This Breaking Views Update monitors race relations in the media on a weekly basis. New material is added regularly. If you would like to send Letters to the Editor in response to any of these articles, most media addresses can be found HERE

Friday August 19, 2022 

Falling Māori home ownership sign of Tiriti breach 
The Human Rights Commission believe failure to fix the rental housing market is a Treaty of Waitangi issue.

The commission’s inquiry into housing has found rents have almost half of renters now spend 30 percent or more of their after-tax income on housing.

“Many more people are renting than used to rent and the decline in Maori home ownership is particularly concerning for us. That indicates a potential breach of te Tiriti o Waitangi and the crown’s partnership obligation there to ensure Maori are equitably able to access home ownership,” she says.....
See full article HERE

Curious Minds: Mai te Awa ki te Moana to help with Ōhawe restoration
A Curious Minds project will be the first step to restoring rockpools and reefs around Ōhawe in South Taranaki.

The programme is led by Venture Taranaki and funded by the Ministry of Business, Innovation and Employment (MBIE).

"I spoke to my hapū chair John Hooker and we knew we needed the mātauranga Māori (Māori knowledge) aspect."

For the project, the hapū will work with mātauranga Māori science expert Professor Kura Paul-Burke of the University of Waikato to build a methodology for monitoring significant coastal sites.....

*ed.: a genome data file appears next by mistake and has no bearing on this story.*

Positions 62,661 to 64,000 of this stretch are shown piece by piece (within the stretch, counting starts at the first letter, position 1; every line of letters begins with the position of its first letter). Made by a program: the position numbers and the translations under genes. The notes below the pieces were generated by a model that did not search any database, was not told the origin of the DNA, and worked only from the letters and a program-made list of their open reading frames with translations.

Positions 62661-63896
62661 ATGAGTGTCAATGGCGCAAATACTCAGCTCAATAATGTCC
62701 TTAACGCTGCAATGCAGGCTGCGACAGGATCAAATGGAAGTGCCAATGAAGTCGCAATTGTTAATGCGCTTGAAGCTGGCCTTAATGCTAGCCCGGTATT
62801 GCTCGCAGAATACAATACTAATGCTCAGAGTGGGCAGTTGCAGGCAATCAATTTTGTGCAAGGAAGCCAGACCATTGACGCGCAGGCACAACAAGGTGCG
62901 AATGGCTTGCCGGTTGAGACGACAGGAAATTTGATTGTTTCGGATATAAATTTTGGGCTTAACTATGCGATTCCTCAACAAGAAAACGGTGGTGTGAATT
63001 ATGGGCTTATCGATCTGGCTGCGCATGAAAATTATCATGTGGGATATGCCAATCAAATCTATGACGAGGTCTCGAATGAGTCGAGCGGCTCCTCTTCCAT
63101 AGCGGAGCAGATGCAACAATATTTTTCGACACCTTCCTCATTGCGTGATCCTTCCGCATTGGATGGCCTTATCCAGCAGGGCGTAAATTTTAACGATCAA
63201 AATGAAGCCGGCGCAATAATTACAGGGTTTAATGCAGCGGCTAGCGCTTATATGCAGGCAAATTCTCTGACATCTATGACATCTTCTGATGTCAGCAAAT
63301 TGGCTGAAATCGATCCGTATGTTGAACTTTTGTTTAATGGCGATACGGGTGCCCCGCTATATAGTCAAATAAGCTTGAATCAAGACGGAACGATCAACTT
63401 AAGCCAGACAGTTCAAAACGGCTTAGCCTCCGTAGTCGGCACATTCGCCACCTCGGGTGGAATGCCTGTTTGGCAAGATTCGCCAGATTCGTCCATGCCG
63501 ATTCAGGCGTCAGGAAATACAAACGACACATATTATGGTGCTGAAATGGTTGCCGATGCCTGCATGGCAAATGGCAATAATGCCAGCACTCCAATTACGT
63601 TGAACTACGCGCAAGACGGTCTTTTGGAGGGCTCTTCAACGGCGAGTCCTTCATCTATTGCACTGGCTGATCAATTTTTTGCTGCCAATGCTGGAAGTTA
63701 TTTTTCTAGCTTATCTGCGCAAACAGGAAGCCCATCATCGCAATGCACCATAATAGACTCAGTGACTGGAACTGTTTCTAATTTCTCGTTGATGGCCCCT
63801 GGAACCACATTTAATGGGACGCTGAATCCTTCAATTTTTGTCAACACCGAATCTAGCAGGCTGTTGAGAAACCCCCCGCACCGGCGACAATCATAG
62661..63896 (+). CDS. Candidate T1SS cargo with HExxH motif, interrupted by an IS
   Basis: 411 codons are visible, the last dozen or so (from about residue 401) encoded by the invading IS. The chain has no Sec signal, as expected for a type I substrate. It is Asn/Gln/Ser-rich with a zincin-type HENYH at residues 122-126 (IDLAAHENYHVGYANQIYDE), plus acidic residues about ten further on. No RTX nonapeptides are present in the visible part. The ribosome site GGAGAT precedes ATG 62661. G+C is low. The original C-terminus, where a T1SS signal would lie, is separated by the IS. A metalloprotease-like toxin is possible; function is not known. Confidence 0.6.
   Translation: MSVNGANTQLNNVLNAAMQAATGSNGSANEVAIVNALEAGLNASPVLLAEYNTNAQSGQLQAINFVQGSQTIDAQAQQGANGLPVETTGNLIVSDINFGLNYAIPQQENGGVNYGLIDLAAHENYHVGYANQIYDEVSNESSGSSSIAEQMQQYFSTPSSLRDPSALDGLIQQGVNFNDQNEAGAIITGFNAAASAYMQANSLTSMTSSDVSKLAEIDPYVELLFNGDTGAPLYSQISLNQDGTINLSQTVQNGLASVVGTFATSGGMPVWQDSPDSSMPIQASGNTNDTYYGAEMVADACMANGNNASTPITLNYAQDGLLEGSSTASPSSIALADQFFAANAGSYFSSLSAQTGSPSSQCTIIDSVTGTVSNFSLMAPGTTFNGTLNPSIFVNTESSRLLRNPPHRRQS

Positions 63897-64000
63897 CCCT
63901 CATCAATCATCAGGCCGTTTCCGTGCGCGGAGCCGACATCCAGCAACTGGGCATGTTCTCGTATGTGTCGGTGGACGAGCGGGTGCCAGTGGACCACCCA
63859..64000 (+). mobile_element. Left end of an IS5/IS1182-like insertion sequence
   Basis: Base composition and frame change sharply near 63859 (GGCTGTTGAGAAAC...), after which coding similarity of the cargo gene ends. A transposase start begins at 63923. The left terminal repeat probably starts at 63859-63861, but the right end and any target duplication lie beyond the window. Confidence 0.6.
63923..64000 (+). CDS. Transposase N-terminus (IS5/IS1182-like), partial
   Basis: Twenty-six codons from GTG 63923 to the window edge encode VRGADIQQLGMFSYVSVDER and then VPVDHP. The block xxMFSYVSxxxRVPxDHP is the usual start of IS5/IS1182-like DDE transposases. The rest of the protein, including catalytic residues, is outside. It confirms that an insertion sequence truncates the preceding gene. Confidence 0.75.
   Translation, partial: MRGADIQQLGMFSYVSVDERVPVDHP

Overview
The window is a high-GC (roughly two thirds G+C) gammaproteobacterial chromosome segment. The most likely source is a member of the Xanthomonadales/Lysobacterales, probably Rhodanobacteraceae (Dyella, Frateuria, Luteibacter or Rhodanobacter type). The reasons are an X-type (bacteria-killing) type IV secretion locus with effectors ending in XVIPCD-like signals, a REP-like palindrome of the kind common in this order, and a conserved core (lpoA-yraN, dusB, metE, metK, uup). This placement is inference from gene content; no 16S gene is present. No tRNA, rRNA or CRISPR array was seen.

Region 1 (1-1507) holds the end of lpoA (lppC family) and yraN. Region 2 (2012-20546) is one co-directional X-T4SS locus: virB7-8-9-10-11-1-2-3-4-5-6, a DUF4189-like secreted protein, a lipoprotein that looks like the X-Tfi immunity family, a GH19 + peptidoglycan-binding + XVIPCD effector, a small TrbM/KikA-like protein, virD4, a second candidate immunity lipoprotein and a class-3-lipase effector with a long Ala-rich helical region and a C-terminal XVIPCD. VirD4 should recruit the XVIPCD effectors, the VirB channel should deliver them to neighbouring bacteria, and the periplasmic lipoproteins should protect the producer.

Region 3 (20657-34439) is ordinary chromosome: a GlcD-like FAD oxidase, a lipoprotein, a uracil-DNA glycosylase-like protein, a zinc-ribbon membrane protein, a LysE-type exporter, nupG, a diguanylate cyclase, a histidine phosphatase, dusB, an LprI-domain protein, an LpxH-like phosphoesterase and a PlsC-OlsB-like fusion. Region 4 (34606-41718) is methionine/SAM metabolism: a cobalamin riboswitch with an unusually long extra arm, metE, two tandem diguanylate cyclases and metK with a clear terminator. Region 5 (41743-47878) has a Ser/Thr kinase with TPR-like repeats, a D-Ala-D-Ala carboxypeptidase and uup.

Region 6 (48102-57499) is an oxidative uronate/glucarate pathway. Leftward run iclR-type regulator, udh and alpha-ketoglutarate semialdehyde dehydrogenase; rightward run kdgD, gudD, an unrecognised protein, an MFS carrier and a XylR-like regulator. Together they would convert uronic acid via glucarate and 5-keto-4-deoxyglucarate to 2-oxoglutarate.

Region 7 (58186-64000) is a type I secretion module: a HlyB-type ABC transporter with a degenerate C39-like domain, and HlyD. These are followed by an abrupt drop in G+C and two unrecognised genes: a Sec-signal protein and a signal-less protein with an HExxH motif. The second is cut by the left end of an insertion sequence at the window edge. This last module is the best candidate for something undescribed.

See full article HERE

Investing in Māori success in the research, science and innovation system
The Government is providing $6.5 million to a programme that will grow and retain the numbers of Māori in the research, science and innovation workforce.

“Growing a research workforce where the perspectives and expertise of Māori are well represented is a key part of ensuring we have a thriving and talented workforce to meet the opportunities and challenges of today and the future,” Research, Science and Innovation Minister Dr Ayesha Verrall said.....
See full article HERE

Beneficiary bashing wrong way to fix Māori
A Māori employment expert says he has his doubts about the National’s “carrot and stick” approach to unemployment.

Dr Haar says the most effective solution would be to properly resource and support Māori into careers they want – rather than force them into low-income and low-satisfaction jobs, which never last.....
See full article HERE

Let's welcome more formal partnerships between iwi and local government
Under the Canterbury Regional Council (Ngāi Tahu Representation) Bill, which passed its third and final reading this month, Te Rūnanga o Ngāi Tahu enjoy the power to select and appoint two mana whenua representatives to the Canterbury Regional Council.

This is a landmark occasion for the uri of Ngāi Tahu too who, as collective, can exercise their stake in selecting their representatives.

As you can imagine, this didn’t come without some regressive and sometimes racist opposition.....
See full article HERE